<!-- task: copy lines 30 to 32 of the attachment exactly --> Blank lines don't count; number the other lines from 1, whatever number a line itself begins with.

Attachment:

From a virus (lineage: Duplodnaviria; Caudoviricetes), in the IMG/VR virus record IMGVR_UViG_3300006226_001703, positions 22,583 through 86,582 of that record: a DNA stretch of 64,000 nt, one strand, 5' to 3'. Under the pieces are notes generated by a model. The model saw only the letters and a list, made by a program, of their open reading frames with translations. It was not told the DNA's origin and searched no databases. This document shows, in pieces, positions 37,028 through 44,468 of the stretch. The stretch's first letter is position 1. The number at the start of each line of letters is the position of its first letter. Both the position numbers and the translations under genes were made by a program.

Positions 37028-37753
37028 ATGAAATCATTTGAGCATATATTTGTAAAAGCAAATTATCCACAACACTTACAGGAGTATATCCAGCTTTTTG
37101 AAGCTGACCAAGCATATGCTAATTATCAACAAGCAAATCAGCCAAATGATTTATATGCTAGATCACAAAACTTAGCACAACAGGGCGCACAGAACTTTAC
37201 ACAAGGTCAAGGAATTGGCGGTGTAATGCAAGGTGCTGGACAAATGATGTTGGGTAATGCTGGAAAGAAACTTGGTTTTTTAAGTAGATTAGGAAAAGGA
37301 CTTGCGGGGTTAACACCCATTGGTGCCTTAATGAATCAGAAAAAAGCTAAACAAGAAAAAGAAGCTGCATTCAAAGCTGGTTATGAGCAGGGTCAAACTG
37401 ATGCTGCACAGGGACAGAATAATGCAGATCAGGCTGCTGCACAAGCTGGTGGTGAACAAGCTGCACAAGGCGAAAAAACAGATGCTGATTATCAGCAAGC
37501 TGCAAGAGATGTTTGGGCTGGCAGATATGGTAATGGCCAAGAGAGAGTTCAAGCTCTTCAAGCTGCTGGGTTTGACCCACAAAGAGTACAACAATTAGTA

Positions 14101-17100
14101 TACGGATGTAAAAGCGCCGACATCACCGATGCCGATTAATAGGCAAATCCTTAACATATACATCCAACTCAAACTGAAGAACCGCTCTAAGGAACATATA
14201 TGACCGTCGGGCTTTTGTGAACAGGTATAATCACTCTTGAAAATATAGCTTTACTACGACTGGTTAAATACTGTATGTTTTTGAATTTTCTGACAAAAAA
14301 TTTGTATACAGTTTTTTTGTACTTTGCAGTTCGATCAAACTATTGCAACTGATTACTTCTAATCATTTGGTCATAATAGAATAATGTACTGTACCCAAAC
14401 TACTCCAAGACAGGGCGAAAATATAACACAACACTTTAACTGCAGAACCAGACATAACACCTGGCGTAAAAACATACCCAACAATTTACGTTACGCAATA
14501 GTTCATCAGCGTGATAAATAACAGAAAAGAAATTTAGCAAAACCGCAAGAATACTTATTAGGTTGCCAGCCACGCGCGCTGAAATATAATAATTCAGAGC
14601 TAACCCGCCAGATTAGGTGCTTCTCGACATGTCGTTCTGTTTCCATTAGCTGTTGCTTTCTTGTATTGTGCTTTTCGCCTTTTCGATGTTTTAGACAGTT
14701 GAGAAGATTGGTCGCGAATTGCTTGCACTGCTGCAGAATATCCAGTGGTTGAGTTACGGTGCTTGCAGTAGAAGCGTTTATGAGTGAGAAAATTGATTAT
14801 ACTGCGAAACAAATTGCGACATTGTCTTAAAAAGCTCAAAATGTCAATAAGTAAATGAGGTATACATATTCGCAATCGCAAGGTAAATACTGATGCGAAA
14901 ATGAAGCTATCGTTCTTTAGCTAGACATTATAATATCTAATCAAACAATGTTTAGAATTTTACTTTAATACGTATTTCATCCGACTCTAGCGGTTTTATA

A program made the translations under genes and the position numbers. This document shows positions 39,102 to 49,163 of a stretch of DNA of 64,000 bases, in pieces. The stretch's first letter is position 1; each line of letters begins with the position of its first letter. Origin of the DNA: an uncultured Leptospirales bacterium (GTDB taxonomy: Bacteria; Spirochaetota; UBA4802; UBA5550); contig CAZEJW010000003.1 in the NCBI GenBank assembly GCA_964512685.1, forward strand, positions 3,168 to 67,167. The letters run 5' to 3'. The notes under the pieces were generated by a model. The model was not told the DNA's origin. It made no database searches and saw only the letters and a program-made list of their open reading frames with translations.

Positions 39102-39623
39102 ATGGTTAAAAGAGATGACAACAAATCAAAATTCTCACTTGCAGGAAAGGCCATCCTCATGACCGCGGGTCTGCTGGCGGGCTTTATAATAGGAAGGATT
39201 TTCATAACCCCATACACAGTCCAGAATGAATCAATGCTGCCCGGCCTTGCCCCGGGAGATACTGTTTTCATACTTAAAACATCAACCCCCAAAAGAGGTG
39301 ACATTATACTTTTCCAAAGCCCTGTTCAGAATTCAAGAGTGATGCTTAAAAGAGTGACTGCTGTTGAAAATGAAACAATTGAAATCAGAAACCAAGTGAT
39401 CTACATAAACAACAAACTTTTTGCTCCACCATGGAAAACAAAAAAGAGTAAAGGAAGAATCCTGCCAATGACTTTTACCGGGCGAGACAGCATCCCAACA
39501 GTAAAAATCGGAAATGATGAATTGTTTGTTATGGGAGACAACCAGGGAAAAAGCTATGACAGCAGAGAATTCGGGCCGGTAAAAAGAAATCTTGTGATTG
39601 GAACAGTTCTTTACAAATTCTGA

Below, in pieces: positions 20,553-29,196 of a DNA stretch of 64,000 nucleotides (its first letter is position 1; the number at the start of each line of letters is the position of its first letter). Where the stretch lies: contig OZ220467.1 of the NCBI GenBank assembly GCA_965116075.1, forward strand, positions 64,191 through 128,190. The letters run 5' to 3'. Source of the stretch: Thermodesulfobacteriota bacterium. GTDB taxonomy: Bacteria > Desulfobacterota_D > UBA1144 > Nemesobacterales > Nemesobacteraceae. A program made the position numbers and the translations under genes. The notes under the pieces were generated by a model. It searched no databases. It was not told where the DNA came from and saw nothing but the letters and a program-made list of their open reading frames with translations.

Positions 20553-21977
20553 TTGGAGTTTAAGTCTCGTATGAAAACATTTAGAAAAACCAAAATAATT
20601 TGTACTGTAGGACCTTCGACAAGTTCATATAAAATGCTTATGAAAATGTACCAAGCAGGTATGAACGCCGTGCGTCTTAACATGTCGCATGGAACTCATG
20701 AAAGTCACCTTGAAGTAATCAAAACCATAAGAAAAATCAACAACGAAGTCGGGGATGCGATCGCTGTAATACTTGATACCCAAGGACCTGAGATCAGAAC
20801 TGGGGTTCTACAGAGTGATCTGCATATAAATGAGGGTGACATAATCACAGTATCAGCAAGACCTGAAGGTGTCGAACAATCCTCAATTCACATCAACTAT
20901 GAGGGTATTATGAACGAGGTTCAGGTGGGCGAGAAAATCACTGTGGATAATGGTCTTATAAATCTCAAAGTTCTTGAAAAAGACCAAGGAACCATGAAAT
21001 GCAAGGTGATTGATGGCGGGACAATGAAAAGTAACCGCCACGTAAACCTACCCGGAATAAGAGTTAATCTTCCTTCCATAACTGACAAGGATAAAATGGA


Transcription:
20601 TGTACTGTAGGACCTTCGACAAGTTCATATAAAATGCTTATGAAAATGTACCAAGCAGGTATGAACGCCGTGCGTCTTAACATGTCGCATGGAACTCATG
20701 AAAGTCACCTTGAAGTAATCAAAACCATAAGAAAAATCAACAACGAAGTCGGGGATGCGATCGCTGTAATACTTGATACCCAAGGACCTGAGATCAGAAC
20801 TGGGGTTCTACAGAGTGATCTGCATATAAATGAGGGTGACATAATCACAGTATCAGCAAGACCTGAAGGTGTCGAACAATCCTCAATTCACATCAACTAT